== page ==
One thing not yet mentioned is in what type of oak is tequila, and by extension Señor Rio, aged? Most tequila uses American oak from reconditioned bourbon barrels that have been planed down and recharred. Señor Rio takes a page from the playbook of aging used by Scotch whiskies and buys used barrels from another country.
For Señor Rio tequila, the quercus sessiliflora and quercus pedunculata barrels previously used to host cognac are used in the aging process. These oak types are especially complimentary to tequila because the rounded, buttery texture suits the almost angular structure of the isoamyl alcohol. Simply put…it smooths out the tequila. The barrels, of little use anymore for aging brandy, as the compounds imparted into the cognac happen mostly during the first 1-6 years. After that, it does not mean the cask is of no use. The chemicals, like lignin and cellulose are still useful for other spirits, and the reduced levels of vanillin and cinnamaldehyde mean that tequila can be aged in it without coming out tasting like an agave caramel.
Another benefit to using cognac barrels to age Señor Rio tequila is that the grain of the wood, although tight, is laced with sugar molecules left behind from the Cognac. These sugar molecules, esters, are small in number and enhance an already floral aspect of the tequila. It adds a little taste of honey that is especially noticeable in Señor Rio Reposado.
In Señor Rio Añejo, this hint of honey combines with the baking spice flavors that the cognac barrel still has. The Vanillin comes through and a hint of pepper is present in all of the Señor Rio expressions. What this means is that as the aging continues, the complexity of the flavors increases.
You may wonder why Tequila or Bourbon do not age as long as an XO (Extra Old) Cognac or some Scotches. The reason is that the temperature in Scotland is very cold and wet which means aging takes longer. In Cognac the smoothness can only be achieved from the quality of distillation and the laws of thermodynamics that state entropy always increases. The sharp rough molecules of alcohol smooth out over time. Any spirit will eventually smooth out, no matter how rough, if there’s a chance that alcohol molecules can evaporate. Señor Rio tequila doesn’t need to undergo this extra smoothing. It already tastes smooth and because it tastes so good, you won’t have it long enough for it to get any smoother!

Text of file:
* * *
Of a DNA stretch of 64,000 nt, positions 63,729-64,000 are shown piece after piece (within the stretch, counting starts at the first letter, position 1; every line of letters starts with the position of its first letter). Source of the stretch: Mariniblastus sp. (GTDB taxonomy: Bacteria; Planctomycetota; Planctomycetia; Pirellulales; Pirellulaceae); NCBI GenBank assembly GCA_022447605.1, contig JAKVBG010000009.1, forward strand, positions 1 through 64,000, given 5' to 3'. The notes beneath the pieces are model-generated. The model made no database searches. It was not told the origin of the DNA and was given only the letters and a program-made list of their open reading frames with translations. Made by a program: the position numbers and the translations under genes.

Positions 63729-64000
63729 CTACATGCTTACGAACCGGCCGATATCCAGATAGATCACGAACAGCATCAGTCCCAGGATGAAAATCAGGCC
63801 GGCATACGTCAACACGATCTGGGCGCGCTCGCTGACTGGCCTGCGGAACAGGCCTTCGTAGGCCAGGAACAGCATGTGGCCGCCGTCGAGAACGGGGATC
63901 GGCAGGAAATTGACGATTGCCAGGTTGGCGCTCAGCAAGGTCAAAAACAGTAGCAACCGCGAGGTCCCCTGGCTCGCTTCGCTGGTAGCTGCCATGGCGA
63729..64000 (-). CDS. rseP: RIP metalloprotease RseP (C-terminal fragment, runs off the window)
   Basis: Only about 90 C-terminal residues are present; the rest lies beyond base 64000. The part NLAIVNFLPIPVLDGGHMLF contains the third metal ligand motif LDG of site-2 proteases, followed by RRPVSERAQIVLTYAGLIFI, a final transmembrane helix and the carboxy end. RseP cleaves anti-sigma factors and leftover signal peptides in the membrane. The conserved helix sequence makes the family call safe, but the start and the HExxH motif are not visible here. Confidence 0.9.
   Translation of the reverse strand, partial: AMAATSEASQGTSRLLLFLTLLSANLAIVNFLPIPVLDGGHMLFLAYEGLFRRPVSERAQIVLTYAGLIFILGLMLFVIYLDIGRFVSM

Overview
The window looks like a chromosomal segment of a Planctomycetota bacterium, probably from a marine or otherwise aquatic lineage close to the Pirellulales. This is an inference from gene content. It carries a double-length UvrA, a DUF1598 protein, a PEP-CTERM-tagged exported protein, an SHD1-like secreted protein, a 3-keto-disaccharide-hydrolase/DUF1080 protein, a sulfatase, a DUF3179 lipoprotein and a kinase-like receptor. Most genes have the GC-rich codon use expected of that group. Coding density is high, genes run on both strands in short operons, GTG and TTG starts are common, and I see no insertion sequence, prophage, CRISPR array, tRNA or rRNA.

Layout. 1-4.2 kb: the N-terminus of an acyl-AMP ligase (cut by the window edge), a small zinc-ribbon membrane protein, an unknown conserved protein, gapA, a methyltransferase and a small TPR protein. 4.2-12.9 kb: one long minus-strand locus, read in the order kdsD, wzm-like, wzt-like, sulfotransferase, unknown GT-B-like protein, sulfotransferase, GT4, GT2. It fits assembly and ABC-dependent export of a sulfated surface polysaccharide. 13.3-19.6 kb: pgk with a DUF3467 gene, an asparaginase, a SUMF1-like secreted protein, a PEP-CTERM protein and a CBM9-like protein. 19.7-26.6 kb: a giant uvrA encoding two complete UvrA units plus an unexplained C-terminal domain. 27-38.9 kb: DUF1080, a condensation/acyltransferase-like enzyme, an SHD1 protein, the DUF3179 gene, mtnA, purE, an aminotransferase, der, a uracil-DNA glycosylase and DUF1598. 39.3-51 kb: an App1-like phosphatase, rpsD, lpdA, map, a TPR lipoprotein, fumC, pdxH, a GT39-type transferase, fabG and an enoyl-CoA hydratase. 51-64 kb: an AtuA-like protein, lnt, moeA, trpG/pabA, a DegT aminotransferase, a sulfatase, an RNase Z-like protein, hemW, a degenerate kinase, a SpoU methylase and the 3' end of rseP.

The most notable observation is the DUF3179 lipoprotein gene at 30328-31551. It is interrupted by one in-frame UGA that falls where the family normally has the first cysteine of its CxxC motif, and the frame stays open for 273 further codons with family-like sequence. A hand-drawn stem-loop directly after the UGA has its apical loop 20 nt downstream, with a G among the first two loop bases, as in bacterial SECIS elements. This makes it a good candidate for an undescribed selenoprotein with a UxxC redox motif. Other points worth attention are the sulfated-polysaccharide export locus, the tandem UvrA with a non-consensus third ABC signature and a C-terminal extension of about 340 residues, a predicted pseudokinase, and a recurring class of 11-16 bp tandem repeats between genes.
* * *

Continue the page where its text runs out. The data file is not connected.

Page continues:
I was shown a bottle of Scotch from the 1930’s that had never been opened and it had evaporated about 5-10%. Now this stuff is a tooth-dissolver when new. We tried it and it was very smooth, not complex. The alcohol level had dropped, and the ethanol alcohol base of the Scotch was markedly smoother. When people ask me if aging happens in the bottle, I say “No” with the caveat that time will smooth anything out. Have you ever noticed that you’ll sometimes see some droplets of condensation forming near the spout of a stoppered bottle? This is the alcohol trying to evaporate, and every spirit will see this happen.
I’ve likely bewildered you with how spirits, including Señor Rio, develop over time. Just be aware that a lot of love, care, thought, and time is in every bottle. What you’re tasting is the result of factors that have come to fruition in different countries and likely started decades or centuries before now. Señor Rio exists because a canal built by the Aztecs ensured there would be a steady ground water supply in Jalisco. And a 19th century Troncois forest squirrel dropped an acorn allowing it to stand out from the rest of the oak grove when it came time to harvest trees for barrels. Aging doesn’t just happen when the spirit hits the oak. It’s a series of events that ends with you pouring yourself some Añejo and enjoying the experience.